Capital Commentary is the weekly current-affairs publication of CPJ, written to encourage the pursuit of public justice.
The State of the Faith-Based Initiative
In his State of the Union Address on Tuesday, President Bush never mentioned one of the signature issues he has regularly touted in past years: the Faith-Based and Community Initiative whose aim is to secure the equal treatment in law of faith-based and secular social service providers. It has received little attention lately in the media and even less in Congress. This raises a question. Is the real state of the faith-based initiative strong or withering? After many years with only a few small but significant victories, the initiative appears to have been consigned to limbo by partisan, polarized politics.
Why is this? Since its launch exactly five years ago last week, the key ideas behind the Initiative have seldom been fully grasped in the corridors of power or by the public at large. Equal treatment for faith-based programs requires a new commitment to religious freedom that many in America simply may not be ready to accept. Others, however, see equal treatment for all faiths in public life—with no bias for secularism—to be the great promise of the First Amendment that is urgently needed and long overdue.
The simple idea behind the Initiative is that there should be no prohibition against the public funding of effective programs that are shaped by the deep and diverse faith commitments of citizens and taxpayers, provided this opportunity is open to all and that certain safeguards are built in to ensure accountability and religious freedom. Government rules have to change so all programs, whatever their orientation—Baptist, Buddhist, secular—are welcomed as equal partners working for the public good. They should be free to employ distinctive faith perspectives and methodologies to tackle complex social concerns such as drug addiction, unemployment, and poverty. The government should show no bias for or against religion in recognizing the freedom of diverse "Armies of Compassion" to hire staff of their choice and run their programs in accordance with their deepest convictions. That is true religious freedom for all Americans.
Has the president given up on this vision? Or does he think Congress, led by his own party, won't or can't deliver? Now is the time to lead boldly and to advance these reforms with the same determination that the administration has given to other priorities.
Much progress is needed on many fronts. The president's own to-do list for the Initiative from last March provides a good place to begin. Important advances made at the federal level since 2002 need to be implemented at the state and local levels. Without follow-through by all levels of government, faith-based organizations at the grassroots and the people they serve will not benefit from these new freedoms.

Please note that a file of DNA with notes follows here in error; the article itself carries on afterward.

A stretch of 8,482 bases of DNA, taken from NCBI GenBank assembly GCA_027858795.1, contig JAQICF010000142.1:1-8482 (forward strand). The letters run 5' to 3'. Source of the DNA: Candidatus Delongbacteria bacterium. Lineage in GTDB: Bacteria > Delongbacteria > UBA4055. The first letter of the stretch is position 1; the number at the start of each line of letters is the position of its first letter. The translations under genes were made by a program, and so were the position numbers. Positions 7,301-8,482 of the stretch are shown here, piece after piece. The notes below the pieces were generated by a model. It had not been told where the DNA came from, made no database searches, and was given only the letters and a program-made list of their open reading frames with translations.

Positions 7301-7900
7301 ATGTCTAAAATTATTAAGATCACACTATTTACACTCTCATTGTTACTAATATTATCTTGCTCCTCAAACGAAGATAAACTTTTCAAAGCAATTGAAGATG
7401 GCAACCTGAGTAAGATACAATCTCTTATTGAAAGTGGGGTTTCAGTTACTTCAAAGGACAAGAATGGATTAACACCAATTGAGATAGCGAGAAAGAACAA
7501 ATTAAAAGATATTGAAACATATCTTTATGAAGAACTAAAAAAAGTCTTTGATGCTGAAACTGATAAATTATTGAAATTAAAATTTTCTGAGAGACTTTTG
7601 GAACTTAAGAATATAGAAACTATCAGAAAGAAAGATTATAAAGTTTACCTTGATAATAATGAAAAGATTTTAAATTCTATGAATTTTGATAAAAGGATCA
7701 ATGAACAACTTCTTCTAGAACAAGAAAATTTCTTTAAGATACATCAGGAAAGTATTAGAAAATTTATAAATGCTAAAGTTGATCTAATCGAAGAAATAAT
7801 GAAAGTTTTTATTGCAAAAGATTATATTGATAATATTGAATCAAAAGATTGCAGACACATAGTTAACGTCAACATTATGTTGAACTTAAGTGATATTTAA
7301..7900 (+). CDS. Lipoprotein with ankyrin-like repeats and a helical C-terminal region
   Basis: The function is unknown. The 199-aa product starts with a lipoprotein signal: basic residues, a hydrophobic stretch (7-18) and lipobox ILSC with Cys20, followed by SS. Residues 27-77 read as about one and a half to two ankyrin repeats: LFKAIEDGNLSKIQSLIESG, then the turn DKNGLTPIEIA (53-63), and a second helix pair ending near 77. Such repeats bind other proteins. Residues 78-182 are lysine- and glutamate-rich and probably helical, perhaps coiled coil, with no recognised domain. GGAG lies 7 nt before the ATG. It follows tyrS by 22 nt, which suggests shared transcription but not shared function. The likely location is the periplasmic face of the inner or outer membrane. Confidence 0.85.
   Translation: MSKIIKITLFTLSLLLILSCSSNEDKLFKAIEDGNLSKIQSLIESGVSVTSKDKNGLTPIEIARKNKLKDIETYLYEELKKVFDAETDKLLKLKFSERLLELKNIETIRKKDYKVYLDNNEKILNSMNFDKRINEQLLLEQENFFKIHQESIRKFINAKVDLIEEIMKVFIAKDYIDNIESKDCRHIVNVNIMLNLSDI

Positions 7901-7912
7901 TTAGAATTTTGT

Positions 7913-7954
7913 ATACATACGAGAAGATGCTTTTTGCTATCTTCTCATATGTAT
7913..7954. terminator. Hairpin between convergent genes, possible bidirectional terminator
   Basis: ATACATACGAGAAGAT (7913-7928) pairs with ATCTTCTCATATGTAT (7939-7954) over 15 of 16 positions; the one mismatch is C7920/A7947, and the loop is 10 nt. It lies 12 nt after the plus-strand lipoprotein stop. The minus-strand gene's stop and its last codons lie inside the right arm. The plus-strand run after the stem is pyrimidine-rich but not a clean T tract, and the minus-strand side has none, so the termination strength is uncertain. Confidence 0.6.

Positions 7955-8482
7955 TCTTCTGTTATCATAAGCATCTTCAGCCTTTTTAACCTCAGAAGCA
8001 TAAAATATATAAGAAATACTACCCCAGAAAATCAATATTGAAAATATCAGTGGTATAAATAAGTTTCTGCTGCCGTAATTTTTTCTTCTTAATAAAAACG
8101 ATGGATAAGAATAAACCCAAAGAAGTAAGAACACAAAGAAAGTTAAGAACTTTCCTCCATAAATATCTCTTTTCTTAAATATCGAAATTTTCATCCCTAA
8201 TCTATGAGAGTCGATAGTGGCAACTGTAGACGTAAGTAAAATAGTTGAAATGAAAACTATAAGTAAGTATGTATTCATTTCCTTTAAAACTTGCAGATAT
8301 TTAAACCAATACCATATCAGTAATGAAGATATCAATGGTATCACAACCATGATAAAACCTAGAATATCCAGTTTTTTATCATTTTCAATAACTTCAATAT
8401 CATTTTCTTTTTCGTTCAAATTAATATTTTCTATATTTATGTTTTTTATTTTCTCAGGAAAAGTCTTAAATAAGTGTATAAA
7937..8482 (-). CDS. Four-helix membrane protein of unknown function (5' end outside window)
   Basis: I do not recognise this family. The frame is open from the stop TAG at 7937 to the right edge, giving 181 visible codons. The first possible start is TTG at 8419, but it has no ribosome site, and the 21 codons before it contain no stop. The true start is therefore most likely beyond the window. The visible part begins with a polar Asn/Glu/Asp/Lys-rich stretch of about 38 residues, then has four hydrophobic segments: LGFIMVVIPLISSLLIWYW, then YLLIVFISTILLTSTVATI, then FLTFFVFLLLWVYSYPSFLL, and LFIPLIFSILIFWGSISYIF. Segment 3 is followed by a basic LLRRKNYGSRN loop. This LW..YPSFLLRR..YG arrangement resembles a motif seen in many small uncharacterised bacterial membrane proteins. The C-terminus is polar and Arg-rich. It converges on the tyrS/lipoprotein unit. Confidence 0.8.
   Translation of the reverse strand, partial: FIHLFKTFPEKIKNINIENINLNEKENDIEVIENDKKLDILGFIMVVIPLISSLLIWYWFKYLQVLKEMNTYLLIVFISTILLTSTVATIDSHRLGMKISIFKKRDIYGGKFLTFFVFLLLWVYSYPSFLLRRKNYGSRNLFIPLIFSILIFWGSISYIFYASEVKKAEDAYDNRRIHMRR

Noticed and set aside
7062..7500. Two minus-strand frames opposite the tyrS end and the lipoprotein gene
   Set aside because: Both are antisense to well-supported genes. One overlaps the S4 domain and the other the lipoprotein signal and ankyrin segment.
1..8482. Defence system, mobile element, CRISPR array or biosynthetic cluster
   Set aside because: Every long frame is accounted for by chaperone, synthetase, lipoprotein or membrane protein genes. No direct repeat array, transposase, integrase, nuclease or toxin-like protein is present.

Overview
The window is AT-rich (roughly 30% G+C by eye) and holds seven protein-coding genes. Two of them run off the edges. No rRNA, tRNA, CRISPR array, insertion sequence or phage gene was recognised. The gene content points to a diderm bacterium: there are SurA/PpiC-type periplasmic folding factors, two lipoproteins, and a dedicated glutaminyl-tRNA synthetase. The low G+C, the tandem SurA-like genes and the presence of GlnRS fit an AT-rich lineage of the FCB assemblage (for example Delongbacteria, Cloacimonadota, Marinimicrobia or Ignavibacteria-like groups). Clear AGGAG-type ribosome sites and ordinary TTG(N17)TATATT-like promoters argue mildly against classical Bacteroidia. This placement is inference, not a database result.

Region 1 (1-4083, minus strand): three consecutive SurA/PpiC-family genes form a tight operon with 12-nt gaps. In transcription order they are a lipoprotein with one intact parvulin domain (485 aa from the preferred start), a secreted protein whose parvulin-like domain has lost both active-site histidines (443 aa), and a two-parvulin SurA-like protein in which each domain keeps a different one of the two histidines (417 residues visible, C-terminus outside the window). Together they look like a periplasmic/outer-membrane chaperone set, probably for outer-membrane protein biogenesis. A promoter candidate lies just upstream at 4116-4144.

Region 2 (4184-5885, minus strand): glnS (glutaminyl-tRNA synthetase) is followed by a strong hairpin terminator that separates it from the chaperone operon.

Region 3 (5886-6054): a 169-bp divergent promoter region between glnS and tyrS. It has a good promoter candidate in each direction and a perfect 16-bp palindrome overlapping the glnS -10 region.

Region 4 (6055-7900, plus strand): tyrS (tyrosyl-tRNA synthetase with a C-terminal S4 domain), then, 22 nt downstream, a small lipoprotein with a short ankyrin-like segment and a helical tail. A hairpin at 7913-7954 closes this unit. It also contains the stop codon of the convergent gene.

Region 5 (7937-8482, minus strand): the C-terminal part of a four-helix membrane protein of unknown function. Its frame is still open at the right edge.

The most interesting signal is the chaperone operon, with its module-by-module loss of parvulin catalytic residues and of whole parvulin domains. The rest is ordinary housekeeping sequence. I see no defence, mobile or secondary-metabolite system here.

Second, the president promised faith-based leaders last year that if Congress did not act to protect their right to hire staff committed to their religious mission, he would use his authority to ensure that the government honors this basic civil right of faith-based organizations. Leaders are watching closely to see if the administration will keep its promise to address this lingering concern that makes many organizations reluctant to partner with government.
Finally, the president should work creatively with leaders of both parties to overcome the partisan gridlock that has stymied genuine progress. Responding to Hurricane Katrina, the president and Congress put equal treatment into practice by permitting uprooted families and children to use federally funded vouchers to attend faith-based or secular schools of their choice. Both parties should come together to support similar programs for social services to place the federal government solidly on the side of choice and religious freedom for all people in need. Without such leadership the full promise of the faith-based initiative will continue to remain unfulfilled.
—Stephen Lazarus, Director of The Civitas Programs
Center for Public Justice
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Capital Commentary is a weekly current-affairs publication of the Center for Public Justice. Published since 1996, it is written to encourage the pursuit of justice. Commentaries do not necessarily represent an official position of the Center for Public Justice but are intended to help advance discussion. Articles, with attribution, may be republished according to our publishing guidelines.”